By John Ramos

SCHELLEVILLE (KPIX 5) — In Sonoma County, a train, filled with hazardous materials is sitting abandoned on the tracks as a fight over who is responsible for moving it drags on.

Federal and state regulators spent Tuesday afternoon doing safety inspections on this row of about 80 rail tankers sitting on a rural branch line near the Sonoma County town of Schellville.  But the fact the cars are there at all has locals pretty fired up.

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“The federal government and the railroad ought to be ashamed of themselves for their putting this in jeopardy,” Sonoma resident Jim Braun said.

The tankers contain liquefied petroleum gas, an additive used to create California’s winter blend of gasoline, and they were put there by a local freight hauler called Northwestern Pacific.  The operators of the smart commuter line actually own the rails and they say they were not notified when the cars began being stored here about 3 weeks ago.

“Until we know exactly how they plan to transport this…they are not permitted to use our track,” Jeanne Mariani-Belding, Spokesperson for Sonoma Marin Area Rail Transit (SMART) said.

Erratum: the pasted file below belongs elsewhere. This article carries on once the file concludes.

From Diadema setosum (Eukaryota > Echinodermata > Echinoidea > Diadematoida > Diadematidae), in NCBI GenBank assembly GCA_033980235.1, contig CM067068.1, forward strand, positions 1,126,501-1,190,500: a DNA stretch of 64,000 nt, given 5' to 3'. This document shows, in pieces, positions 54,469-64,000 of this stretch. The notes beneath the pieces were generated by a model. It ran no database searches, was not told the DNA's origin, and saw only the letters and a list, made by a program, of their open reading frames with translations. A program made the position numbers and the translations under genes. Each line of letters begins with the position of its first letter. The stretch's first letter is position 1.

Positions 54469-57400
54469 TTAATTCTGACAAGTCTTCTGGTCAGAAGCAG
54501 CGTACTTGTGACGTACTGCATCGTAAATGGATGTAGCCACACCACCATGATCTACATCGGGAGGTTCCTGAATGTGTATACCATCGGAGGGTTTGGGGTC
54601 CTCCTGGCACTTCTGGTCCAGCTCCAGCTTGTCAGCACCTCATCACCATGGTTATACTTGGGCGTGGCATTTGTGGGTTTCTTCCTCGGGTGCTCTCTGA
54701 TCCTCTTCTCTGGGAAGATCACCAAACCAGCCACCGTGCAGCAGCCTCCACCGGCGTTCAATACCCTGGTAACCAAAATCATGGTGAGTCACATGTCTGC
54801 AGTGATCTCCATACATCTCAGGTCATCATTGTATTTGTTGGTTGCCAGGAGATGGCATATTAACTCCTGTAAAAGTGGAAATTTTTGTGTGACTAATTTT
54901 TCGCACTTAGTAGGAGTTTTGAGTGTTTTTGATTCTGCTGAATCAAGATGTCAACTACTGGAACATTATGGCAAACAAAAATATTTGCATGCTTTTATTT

But hold on, says Mitch Stogner.  He’s the executive director of another agency, the North Coast Railroad Authority, which oversees the movement of freight on rail lines.  He says SMART may own the rails, but they have no authority over the tankers.

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“The freight operator has an exclusive freight easement, which is a legal right to move freight trains that cannot be interfered with by anyone,” Stogner said.

But, haulers of petroleum have come under attack everywhere after the horrific derailment and fire that took nearly 3 dozen lives in Canada three years ago.  That may have people spooked, but the freight haulers say storing petroleum on rails is actually a common practice throughout the Bay Area.

“You can see them everywhere, going to the Oakland Coliseum, just look around there’s hundreds of them,” Stogner said.

He’s right.  We found similar-looking tankers just off I-880 in Oakland, and others in Richmond, although there is no indication what, or how much, they may contain.  SMART says the Schellville tankers are a threat to the public, and says a proper safety plan was never submitted. But, the freight authority thinks SMART is using the issue to try to eliminate freight from its tracks entirely.

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It’s all part of the crazy patch-work of railroad regulations that will likely send this turf war off the rails, and into a courtroom.